Looking forward, looking back
I’ve come a long way down the track
Got a long way left to go ———-with regard to reading——-
These are the first lines of a song by the father of Australian country music, Slim Dusty. I haven’t been enjoying my reading the last couple of weeks – I can look back on some good reads and looking forward I have a most promising list, but that couple of weeks in between has been a bit dismal.
First it was Ghostwritten by David Mitchell. After worshipping at the feet of this author all through Cloud Atlas and Black Swan Green I suddenly found he had feet of clay. I just couldn’t find any interest in Ghostwritten. It is a forerunner of Cloud Atlas in that it is broken into several sections, each in a different place with a different character but with links between the various episodes. Perhaps it was me but a lot of the time I just couldn’t understand what was going on. Much too subtle for me or perhaps a lack of understanding of Asian culture. That woman up the mountain talking to her tree – is it part of her culture or is she a bit confused in the mind to put it politely. But I did find some interest in her storyline which showed the effect of the different waves of rulers in China
And what was going on in Mongolia? There seemed to be a spirit moving in and out of different people which left me totally confused as to who was who. I felt I was kept in the dark too much with background information which was too vague for me to wrap the characters up in nice little bundles. I didn’t have this trouble with Cloud Atlas .
I read a couple of library books and I can’t even remember what they were about. And there was Stella Rimington, the MI5 director, and her spy novel The Geneva Trap. She is a good story teller and it fitted in well after reading Ian McEwan’s Sweet Tooth. Both are spy related stories dealing with the British intelligence Service.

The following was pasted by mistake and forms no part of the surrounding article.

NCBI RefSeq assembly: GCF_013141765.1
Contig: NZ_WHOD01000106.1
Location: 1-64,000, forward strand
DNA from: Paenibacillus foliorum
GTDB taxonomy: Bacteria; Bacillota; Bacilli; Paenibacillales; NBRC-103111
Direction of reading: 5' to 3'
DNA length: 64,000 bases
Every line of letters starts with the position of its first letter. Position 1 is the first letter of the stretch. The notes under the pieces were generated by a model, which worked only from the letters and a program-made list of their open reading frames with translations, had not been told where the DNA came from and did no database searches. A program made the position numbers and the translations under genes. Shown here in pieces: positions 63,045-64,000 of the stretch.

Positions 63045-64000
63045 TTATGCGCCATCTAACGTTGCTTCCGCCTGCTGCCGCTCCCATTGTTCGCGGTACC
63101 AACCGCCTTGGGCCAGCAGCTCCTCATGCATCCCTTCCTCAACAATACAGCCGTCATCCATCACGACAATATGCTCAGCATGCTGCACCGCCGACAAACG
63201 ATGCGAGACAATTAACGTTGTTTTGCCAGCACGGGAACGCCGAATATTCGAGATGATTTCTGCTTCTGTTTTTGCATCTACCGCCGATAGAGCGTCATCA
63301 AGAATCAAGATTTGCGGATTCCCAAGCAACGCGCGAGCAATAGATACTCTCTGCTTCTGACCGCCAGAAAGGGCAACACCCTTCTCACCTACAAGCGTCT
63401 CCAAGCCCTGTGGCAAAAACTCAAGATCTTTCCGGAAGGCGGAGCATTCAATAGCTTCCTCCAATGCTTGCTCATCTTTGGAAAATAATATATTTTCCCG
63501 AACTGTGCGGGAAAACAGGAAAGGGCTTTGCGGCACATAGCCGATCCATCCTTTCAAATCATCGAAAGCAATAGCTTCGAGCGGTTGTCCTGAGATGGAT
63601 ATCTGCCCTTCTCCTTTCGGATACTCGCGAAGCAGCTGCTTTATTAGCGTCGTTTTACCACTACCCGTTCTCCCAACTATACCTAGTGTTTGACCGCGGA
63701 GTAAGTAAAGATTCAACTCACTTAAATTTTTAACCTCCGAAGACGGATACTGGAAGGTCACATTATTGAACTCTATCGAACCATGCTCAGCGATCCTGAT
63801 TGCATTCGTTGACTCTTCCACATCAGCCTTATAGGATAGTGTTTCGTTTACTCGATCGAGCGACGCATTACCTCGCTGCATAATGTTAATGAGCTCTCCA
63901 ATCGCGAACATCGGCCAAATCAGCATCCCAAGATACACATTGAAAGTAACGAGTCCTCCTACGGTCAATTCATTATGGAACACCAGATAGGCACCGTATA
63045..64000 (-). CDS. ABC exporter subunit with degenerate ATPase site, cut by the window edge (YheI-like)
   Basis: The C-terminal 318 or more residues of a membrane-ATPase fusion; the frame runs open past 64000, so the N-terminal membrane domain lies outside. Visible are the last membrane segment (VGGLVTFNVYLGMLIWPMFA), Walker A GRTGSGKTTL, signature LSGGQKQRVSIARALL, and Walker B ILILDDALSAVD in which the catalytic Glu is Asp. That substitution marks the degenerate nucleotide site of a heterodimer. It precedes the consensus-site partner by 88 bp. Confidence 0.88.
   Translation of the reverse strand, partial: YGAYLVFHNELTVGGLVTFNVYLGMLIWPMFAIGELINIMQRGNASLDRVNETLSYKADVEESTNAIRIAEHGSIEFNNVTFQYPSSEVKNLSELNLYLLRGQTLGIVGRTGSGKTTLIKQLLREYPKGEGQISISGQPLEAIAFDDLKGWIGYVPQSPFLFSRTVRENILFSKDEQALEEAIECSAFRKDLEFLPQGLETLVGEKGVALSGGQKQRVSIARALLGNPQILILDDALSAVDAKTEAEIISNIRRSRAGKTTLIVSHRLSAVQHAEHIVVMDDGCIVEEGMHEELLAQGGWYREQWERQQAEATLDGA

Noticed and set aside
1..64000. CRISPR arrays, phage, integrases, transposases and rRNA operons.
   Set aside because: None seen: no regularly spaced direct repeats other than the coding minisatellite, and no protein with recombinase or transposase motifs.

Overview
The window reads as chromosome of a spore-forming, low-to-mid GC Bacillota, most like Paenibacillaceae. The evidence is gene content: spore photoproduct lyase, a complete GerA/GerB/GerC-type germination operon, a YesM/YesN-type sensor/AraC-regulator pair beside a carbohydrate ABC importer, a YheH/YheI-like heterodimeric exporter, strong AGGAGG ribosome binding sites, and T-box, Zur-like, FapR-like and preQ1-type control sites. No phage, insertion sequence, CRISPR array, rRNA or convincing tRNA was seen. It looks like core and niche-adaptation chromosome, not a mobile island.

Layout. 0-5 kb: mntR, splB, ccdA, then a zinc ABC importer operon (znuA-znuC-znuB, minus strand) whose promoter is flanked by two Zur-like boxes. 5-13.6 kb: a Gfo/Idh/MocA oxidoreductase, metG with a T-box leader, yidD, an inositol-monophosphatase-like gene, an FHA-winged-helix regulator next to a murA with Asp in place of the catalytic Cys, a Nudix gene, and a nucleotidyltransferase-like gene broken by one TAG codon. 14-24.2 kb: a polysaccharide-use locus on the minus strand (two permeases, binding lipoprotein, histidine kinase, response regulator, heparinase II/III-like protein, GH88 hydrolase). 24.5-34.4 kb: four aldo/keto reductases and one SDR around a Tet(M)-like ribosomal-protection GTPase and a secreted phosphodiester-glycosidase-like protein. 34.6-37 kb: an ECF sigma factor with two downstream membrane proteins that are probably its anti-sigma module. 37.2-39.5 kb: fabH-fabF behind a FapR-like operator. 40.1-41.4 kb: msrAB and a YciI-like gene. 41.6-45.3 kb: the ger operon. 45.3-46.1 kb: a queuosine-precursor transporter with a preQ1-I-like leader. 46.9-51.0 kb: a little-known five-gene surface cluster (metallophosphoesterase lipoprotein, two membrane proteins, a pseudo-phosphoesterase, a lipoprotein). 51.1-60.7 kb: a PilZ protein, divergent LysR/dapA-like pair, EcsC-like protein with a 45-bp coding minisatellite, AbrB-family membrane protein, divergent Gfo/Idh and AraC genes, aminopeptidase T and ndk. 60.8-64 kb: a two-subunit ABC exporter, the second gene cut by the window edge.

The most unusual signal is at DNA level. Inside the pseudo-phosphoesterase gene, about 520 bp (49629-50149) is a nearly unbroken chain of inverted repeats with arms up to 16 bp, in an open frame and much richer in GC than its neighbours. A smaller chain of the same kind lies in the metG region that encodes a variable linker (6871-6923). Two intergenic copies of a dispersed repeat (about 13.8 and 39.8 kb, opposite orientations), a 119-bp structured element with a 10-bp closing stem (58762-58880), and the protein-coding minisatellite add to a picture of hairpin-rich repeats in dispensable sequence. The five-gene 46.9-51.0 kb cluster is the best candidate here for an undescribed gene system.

But now I am book-happy again. I have given in at last and am using my iPad in bed at night. It’s much less of a strain on my eyes. I’m re-reading Elizabeth Gaskells’s Wives and Daughters. Such an easy read. And then my main daytime read at the moment – I don;t know why hadn’t I come across this before – is a slim volume by Simon Winchester – The Surgeon of Crowthorne. This tells the story of the men behind the herculean task of putting together the first Oxford English Dictionary. Brilliant minds, murder, insanity and friendship in a well researched true story.
This is to be followed by Neal Stephenson’s Cryptonomicon, a 900+ page tome. This was recommended by my librarian and tells of cracking WWII codes and moves into the storage of computer data in our digital age. The two eras alternate in the story with the descendants of the characters in the war era dealing with the technology of the present. I must admit I can never resist anything cryptic.
Have you noticed though how I have given up my independence and now am a meek and mild little hanger-on, always reading what other people have talked/written about.. I think I might qualify as stalker-in-chief of the book blogs, the freeloader, the groupie, as that is where I find the inspiration of so much of my reading these days